Indiana Gov. Mike Pence has accepted presumptive Republican presidential nominee Donald Trump’s offer to serve as his running mate. Trump made the offer official today. In a tweet, Trump wrote: “I am pleased to announce that I have chosen Governor Mike Pence as my Vice Presidential running mate. News conference tomorrow at 11:00 A.M.”
Pence brings considerable political experience in elective office to the table, which is something that Trump lacks. The Hoosier governor has served in the past in the U.S. House of Representatives, president of the Indiana Policy Review, and as a political talk show host.
Five things to know about Pence and his religion:
1) He brings conservative credentials, as well. Pence has been a staunch opponent of abortion. Joan Walsh, writing at The Nation, described him thus: “The guy who led the crusade against Planned Parenthood and signed anti-abortion laws will drive more women to Hillary Clinton.”
During his tenure in the U.S. House from 2000 until his election as governor in 2013, Pence had a “reputation as a culture warrior (that) was unsullied,” according to Roll Call. According to the website, his conservative credentials include: opposition to the expansion of abortion rights and federal spending on embryonic stem cell research; pushing a constitutional amendment against same-sex marriage; and briefly cuting off new federal funding for Planned Parenthood.
2) Pence once described himself as a “pretty ordinary Christian” and also as “a Christian, a conservative, and a Republican, in that order.” He was raised in the Catholic Church, and even served as an altar boy. He once said, “I made a commitment to Christ. I’m a born-again, evangelical Catholic.” Writing in the Indiana Monthly, journalist Craig Fehrman commented, “That’s not a combination you hear every day.”
3) Pence was raised in the bosom of a Catholic family of Irish ancestry that reportedly revered President John F. Kennedy. He attended Catholic parochial school in Columbus, Indiana. He made a “commitment to Christ” while participating in a nondenominational Christian student group in college. He once told The Indianapolis Star that he and his family attended Grace Evangelical Church in the 1990. However, he told journalist Fehrman that he was “kind of looking for a church.”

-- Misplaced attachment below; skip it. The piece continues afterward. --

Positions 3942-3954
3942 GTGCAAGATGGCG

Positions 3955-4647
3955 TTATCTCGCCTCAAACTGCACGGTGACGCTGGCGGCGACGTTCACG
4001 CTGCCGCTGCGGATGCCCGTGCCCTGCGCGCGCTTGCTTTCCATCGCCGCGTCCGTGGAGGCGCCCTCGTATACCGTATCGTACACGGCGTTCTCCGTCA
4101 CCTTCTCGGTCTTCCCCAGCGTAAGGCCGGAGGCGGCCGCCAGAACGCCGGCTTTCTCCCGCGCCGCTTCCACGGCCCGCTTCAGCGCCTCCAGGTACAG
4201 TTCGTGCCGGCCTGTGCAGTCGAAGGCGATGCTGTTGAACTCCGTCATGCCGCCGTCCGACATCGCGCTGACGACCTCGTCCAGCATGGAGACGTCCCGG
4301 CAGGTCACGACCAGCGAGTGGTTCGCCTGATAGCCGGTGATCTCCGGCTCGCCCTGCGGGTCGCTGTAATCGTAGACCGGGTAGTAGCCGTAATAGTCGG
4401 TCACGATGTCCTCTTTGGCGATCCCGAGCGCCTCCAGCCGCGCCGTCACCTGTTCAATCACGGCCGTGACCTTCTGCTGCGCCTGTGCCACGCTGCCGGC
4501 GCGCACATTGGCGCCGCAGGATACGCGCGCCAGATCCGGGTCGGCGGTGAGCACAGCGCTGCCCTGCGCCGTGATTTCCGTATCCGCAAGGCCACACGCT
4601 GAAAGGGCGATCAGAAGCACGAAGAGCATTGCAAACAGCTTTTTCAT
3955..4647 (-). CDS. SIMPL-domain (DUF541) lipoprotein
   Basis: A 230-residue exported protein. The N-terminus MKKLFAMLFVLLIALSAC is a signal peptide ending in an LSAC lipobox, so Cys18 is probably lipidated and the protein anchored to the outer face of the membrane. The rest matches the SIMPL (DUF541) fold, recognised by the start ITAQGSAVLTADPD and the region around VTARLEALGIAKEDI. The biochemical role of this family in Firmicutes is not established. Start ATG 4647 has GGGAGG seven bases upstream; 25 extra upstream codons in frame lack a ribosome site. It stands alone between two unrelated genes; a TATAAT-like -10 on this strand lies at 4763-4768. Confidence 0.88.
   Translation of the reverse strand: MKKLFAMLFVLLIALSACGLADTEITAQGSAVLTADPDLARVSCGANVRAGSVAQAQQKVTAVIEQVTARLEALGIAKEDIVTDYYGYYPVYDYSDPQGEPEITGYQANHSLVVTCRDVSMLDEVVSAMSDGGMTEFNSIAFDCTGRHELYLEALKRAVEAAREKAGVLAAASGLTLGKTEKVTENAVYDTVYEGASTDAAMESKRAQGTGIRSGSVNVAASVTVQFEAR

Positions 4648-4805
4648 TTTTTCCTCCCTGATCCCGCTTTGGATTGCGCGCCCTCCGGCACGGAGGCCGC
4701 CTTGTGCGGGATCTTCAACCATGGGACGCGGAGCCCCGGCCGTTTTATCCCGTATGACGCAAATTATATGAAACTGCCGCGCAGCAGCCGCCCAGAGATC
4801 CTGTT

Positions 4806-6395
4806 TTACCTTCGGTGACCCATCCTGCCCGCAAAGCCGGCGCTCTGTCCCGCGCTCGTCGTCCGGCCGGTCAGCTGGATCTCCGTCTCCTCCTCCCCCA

4) Despite his background in the Catholic faith, he clashed with the Archdiocese of Indianapolis over the issue of refugees. In 2015, citing concerns over security, he was critical of the archdiocese when he stopped state assistance to efforts to resettle refugees. The Catholic Church in Indiana welcomed a Syrian refugee family anyway. While Pence disagreed with Catholic Church officials, he decided not to block food stamps and other aid to the refugee family. Pence, however, did criticize Trump’s suggestion of temporarily halting Muslim immigration to the U.S., saying that it was “offensive and unconstitutional.”
5) Pence is vocally supportive of the State of Israel. When speaking at an AIPAC conference in 2009, Pence said that his support is rooted in his Christian faith: “Let me say emphatically, like the overwhelming majority of my constituents, my Christian faith compels me to cherish the state of Israel.”
He backed this up in December 2015 at the Republican Jewish Coalition’s conference when he said: “Israel’s enemies are our enemies, Israel’s cause is our cause. If this world knows nothing else, let it know this: America stands with Israel.”
Pence signed a controversial “religious freedom” law. It thus placed him in the center of a maelstrom of invective and controversy directed at him from gays, lesbians, and their leftist supporters. The law would have allowed to refuse to do business with some people based on their own religious beliefs. In his 2016 State of the State address, Pence said:
“I will not support any bill that diminished the religious freedom of Hoosiers or that interferes with the constitutional rights of our citizens to live out their beliefs in worship, service or work. … No one should ever fear persecution because of their deeply held religious beliefs.”
However, when major corporations threatened to boycott Indiana, he had to back down and sign a watered-down version of the bill.